Between Walls

the back wings
of the

hospital where
nothing

will grow lie
cinders

in which shine
the broken

pieces of a green
bottle

Williams found hope and healing where he could, and here between walls grow beds of dark green, glossy ivy, out of which grow the spindly maples.

On another walk, taking another breath break, I discovered the Meditation Garden, an open air courtyard enclosed by hospital walls. The Meditation Garden was quiet and relaxing, with a variety of benches and tables for sitting and if lucky, meditation. But I thought of the little book “How to Relax,” by the Vietnamese monk Thich Nhat Hanh. Meditation is not what you might think; it’s more about what you don’t think. And, Hanh says, you don’t need a special garden, mat, or incense to meditate. You just need to relax, and breathe. I get that, but still, the Meditation Garden is a good hospital getaway space.

There were other places to chill out: outside on the grounds; the cafeteria; the Pavilion lobby was very pleasant; the LivingWell Bistro; the chapel. I liked the chapel, but was a bit put off by the giant mural of a long, blond hair and blue eyed Jesus. Susan has blue eyes, and her hair was once beach blond. I think Jesus’s hair must surely be grey by now, if he hasn’t pulled it all out.

Another day, I found the Hope and Healing Garden, but I couldn’t get in. I saw a tree growing over a circular brick wall, and I tried to find a way into the garden, which I could just barely see through a door window across an aisle and though another door window.

As I was writing that last sentence, in my pocket notebook, sitting comfortably in the digs of a spiffy waiting room lobby area outside the vegan LivingWell Bistro, an immense amount of new and fascinating technology was wandering Wi-Fi-like through and around patients, taking blood, artery, vein, and heart pictures. I had a glimpse of the imaging room from the hall just before I came out to sit here to wait: clean and sparkly, the four imaging technicians in starched blue scrubs, and the cardiologist, an ancient oracle, about to reveal obscure things that live behind screens.

On a slide show screen on the wall in the lobby, across from the waiting area couches, I could see photos of the Hope and Healing Garden, and reading the slides, discovered the garden has limited access. It’s for mental health patients.

I’ve been waiting almost two hours now. The oracle should be coming through the big set of automatic doors soon.

It’s hard to fix something that is a work in progress. The heart is a jalopy, constantly under repair; a fishing barge rising and falling with the tides, taking on water; a yo-yo with a broken string, a bicycle with a jumped chain, a stew of recycled images.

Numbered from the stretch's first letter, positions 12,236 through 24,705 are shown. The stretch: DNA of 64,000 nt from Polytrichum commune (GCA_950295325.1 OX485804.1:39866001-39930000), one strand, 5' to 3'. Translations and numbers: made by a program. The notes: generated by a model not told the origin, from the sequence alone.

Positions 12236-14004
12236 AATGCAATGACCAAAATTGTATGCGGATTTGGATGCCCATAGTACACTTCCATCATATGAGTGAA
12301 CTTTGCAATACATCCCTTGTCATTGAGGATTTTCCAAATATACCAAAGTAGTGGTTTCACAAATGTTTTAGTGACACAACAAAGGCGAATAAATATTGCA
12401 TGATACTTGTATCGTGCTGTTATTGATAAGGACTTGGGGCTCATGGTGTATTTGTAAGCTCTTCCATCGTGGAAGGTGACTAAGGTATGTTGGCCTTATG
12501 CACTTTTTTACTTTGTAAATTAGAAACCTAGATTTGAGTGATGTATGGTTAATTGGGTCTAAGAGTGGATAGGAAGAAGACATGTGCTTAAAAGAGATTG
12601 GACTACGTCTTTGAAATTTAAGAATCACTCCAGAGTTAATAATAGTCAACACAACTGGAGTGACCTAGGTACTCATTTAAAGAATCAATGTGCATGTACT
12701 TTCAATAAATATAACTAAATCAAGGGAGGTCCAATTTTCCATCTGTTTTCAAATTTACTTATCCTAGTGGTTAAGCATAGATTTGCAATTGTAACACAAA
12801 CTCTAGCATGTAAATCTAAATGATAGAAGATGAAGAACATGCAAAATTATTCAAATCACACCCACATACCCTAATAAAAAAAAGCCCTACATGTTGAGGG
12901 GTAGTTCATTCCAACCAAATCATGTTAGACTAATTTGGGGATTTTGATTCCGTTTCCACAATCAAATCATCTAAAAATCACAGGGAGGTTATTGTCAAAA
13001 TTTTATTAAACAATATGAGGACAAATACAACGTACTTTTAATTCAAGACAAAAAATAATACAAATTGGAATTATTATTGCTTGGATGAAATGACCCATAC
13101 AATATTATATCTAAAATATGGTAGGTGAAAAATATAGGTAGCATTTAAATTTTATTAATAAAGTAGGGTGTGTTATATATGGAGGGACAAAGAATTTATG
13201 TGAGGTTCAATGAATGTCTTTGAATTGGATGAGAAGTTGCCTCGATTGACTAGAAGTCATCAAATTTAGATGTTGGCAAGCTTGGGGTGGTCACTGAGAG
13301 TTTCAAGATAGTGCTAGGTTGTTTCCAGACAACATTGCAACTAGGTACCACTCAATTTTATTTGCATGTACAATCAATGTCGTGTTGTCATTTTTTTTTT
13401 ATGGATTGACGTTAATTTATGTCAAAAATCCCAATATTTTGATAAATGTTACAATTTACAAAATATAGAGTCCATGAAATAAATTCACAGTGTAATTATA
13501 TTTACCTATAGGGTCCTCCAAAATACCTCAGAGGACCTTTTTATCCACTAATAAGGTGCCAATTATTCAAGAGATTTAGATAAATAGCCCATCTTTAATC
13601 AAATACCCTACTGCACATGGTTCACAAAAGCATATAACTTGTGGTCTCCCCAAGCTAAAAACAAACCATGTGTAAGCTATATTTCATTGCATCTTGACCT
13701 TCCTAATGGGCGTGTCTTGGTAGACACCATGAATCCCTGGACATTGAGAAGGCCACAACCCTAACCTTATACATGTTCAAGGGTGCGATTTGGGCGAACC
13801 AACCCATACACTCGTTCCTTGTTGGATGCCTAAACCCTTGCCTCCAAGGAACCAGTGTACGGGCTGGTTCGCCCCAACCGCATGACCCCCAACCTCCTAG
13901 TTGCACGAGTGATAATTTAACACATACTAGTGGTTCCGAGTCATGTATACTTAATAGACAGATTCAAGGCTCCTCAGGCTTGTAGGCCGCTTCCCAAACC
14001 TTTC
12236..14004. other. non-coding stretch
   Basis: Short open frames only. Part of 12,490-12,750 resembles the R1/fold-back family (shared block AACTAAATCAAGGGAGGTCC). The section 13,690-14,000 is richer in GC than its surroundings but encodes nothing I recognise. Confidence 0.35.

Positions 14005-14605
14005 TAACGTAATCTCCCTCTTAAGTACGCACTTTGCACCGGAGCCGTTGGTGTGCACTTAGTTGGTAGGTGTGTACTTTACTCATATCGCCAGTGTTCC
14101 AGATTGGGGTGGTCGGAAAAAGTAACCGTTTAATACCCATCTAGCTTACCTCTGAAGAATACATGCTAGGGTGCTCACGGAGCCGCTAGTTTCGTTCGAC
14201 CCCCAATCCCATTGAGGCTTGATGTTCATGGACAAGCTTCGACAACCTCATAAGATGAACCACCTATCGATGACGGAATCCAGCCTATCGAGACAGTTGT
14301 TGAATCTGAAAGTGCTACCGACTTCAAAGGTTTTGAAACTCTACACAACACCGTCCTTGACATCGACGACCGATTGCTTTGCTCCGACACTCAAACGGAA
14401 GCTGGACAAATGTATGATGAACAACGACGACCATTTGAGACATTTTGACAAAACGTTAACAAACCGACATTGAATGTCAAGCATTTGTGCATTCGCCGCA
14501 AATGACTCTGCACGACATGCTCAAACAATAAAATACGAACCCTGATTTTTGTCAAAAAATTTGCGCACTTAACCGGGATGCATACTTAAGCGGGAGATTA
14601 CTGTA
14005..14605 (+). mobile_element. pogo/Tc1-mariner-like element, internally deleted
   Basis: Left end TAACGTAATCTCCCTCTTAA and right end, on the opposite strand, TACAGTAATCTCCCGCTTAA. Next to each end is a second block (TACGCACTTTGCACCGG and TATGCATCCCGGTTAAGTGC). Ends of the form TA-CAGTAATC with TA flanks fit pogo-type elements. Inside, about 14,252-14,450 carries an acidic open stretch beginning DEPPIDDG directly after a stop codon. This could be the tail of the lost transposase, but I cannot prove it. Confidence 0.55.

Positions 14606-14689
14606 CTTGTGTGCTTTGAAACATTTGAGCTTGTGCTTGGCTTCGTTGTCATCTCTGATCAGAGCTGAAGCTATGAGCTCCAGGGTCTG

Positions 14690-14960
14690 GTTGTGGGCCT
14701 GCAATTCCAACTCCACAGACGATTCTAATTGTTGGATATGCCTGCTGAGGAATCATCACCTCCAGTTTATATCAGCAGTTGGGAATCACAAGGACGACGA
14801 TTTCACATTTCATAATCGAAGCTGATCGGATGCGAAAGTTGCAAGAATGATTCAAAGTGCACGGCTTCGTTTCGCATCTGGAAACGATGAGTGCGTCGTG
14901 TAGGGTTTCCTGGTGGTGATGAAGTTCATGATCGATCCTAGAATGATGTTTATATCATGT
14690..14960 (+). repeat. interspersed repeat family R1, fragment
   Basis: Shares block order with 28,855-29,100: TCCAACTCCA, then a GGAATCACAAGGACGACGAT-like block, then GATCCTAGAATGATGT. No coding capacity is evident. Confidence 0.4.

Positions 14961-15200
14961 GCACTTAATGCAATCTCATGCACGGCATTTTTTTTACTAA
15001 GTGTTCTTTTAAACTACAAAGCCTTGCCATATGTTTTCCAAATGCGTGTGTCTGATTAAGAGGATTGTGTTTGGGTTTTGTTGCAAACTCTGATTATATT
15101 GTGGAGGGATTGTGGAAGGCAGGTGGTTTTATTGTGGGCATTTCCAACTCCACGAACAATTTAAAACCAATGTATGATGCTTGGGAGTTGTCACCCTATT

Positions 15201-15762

The gods make contact with the humans through the oracles. The people want miracles, but the gods grow jealous of the oracles and humans and make mistakes. What a strange way for a god to behave.

The modern god likes to hide. Like Tolstoy said, he sees and knows but waits, while humans, as Gertrude Stein remarked, inside, are always the same age. But I’m not sure about that. As Cornel West said, time is real, and we can’t break-dance at 70 like we could at 17. Or surf. But Isaiah said:

He giveth power to the faint; and to them that have no might he increaseth strength. Even the youths shall faint and be weary, and the young men shall utterly fall: But they that wait upon the Lord shall renew their strength; they shall mount up with wings as eagles; they shall run, and not be weary; and they shall walk, and not faint. (40 KJV)

And they shall be reborn and breathe again? Where is this Lord when you need him? Surely he must at least be weary of request after request after request. What else do people give him but requests? To fix your heart, he says, call a plumber. He gives you what you need, never what you want.

The Political Fray Replay

What does it mean to “vote one’s conscience”? Isn’t the conscience that comfortable place where sleeps one’s presuppositions, unquestioned assumptions, background biases, wishes, wants, and whimsy?

James Joyce was three months old when in May of 1882 two high-level government men associated with British rule were assassinated in what came to be called the Phoenix Park murders. The resulting fallout probably delayed home rule decades, destroyed more lives and families, fed family arguments over politics for decades, was absorbed into history and myth. Charles Stewart Parnell’s career faced new challenges, and Parnell’s early death was a tragedy for Ireland.

In “A Portrait of the Artist as a Young Man,” Joyce’s Stephen recalls his family arguments arising from the topic –